An American Family History

Joseph Richards

Lush forests in Colonial America allowed settlers to build wooden homes.

The New England Meetinghouse was the only municipal building in a town. Both worship and civil meetings were held there. It was customary for men and women to sit separately and the town chose a committee once a year to assign seats according to what was paid, age, and dignity.

Joseph Richards was born in 1703 in Lynn, Essex County, Massachusetts. He was the son of Crispus Richards and Sarah Collins.

He married Mary Bowden on May 5, 1726. Mary Bowden (Bouden) was born on July 19, 1705. Her parents were Michael Bowden and Sarah Davis.

Joseph and Mary's children included:
William Richards (1730, married Sarah Bixby and Elizabeth Knapp),
Joseph Richards (1731),
Mary Richards (1733),
Ebenezer Richards (1738),
Martha Richards (1740),
John Richards (1742),
Hannah Richards (1744), and
Esther Richards Dwinnell (1744/45).

His son Crispus (?) received a sheep from his grandfather’s will. Esther married Jacob Dwinnell's son, John, who served in Captain Gould's Company in the Revolution.

He died when he was about 45 years old on June 4, 1748 in Southborough, Worcester County, Massachusetts.

In 1754 their daughter, Esther Richards, was brought by her mother, in accordance with her father's wish, to live with his sister and her husband, Aaron and Esther Estey.

Mary died on May 1, 1755 in Southborough.

Children of Sarah Collins
and Joseph Eliot
  • Mercy Eliot Alton

  • Children of Crispus Richards
    and Sarah Collins
  • Joseph Richards
  • Esther Richards Estey
  • John Richards
  • Mary Richards
  • Crispus Richards
  • Sarah Richards Ingalls
  • Hannah Richards Stocker
  • Richard Richards
  • Boston
    English colonists from Salem were the first settlers in Lynn.
    Essex County, Massachusetts was created on May 10, 1643 by the General Court of the Massachusetts Bay Colony, when it ordered "that the whole plantation within this jurisdiction be divided into four sheires."



    A joiner is a carpenter skilled in finished woodwork.

    The Essex Antiquarian, Volume 11 edited by Sidney Perley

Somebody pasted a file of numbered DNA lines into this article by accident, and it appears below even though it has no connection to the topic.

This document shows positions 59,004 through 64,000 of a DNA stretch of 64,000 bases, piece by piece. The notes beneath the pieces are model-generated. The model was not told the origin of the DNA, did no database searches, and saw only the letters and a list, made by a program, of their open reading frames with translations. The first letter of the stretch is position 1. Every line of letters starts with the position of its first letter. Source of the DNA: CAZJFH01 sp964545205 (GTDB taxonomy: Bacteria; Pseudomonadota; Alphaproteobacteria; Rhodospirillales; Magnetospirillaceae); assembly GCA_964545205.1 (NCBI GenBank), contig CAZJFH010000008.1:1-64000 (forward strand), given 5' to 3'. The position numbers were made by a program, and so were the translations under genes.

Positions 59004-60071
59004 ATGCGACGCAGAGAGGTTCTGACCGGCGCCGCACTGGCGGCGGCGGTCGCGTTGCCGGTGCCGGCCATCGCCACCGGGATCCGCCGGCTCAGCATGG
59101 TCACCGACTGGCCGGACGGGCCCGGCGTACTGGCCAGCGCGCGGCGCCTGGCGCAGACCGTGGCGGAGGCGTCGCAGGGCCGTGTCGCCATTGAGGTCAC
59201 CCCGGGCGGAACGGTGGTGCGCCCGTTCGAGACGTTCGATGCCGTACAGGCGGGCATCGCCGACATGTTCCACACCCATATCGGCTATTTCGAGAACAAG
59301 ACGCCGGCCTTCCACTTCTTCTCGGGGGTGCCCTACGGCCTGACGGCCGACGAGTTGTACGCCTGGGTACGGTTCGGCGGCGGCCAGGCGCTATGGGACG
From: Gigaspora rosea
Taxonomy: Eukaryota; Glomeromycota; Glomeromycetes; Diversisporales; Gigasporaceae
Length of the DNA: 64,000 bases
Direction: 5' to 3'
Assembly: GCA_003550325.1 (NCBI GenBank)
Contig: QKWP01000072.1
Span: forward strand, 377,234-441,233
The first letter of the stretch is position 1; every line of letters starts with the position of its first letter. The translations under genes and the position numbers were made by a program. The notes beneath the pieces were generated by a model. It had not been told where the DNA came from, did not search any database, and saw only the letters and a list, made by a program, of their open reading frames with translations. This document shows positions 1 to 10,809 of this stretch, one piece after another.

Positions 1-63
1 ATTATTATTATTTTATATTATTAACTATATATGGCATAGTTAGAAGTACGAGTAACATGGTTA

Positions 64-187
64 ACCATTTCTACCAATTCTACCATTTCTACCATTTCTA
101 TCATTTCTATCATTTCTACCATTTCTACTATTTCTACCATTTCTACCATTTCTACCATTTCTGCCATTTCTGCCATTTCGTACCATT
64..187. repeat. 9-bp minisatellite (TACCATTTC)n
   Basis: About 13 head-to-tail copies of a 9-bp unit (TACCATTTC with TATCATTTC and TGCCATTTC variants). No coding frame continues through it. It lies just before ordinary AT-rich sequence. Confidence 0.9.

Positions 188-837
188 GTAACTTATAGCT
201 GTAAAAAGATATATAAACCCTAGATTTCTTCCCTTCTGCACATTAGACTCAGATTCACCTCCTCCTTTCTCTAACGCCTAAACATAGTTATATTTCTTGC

Michael Bowden of Marblehead married Sarah Davis of Lynn (published Nov. 20, 1697); she was his wife in 1741; bought house and land near the burying place in Lynn in 1707; innholder, 1729-1741, waterman, 1722-3; will dated Sept. 26, 1741, proved Oct. 12, 1741; estate appraised at £555, 16-s.;

    1. John, of Exeter, N. H., wife Huldah, joiner, 1755;
    2. Sarah, married John Riddan of Marblehead (Redding—publishment) (published in Lynn Aug. 30, 1723)
    3- Mary, married John (Joseph— publishment) Richards in Lynn May 5, 1726 ; and she was his widow in 1755;
    4. Lydia, married Samuel Kelley of Southborough, Mass. (and afterwards of Marblehead), March 30, 1731;
    5. Susannah, married Moses Newhall of Lynn, gentleman, before 1755;
    6. Benjamin, lived in Lynn, 1749-1772; innholder, 1756-1757; joiner, 1761, husbandman, 1763, housewright, 1770; married Abigail Hawkins of Salem Sept. 28, 1749; child: Frances, stillborn Aug. 6, 1750, in Lynn.—Records.
    A gentleman had no title, but descended from an aristocratic family, was of the landed gentry, and had a coat of arms.

    American colonists continued to use British monetary units, namely the pound, shilling and pence for which £1 (or li) equalled 20s and 1s equalled 12d. In 1792 the dollar was established as the basic unit of currency.
    Colonial Maryland
    Colonial New England
    Colonial Virginia & West Virginia
    Quakers & Mennonites
    New Jersey Baptists
    German Lutherans
    Watauga Settlement
    Pennsylvania Pioneers
    Midwest Pioneers
    Jewish Immigrants

    ©Roberta Tuller 2023
    An American Family History is a participant in the Amazon Services LLC Associates Program,
    an affiliate advertising program designed to provide a means for sites to earn advertising fees by advertising and linking to Amazon.com.
    As an Amazon Associate, I earn from qualifying purchases.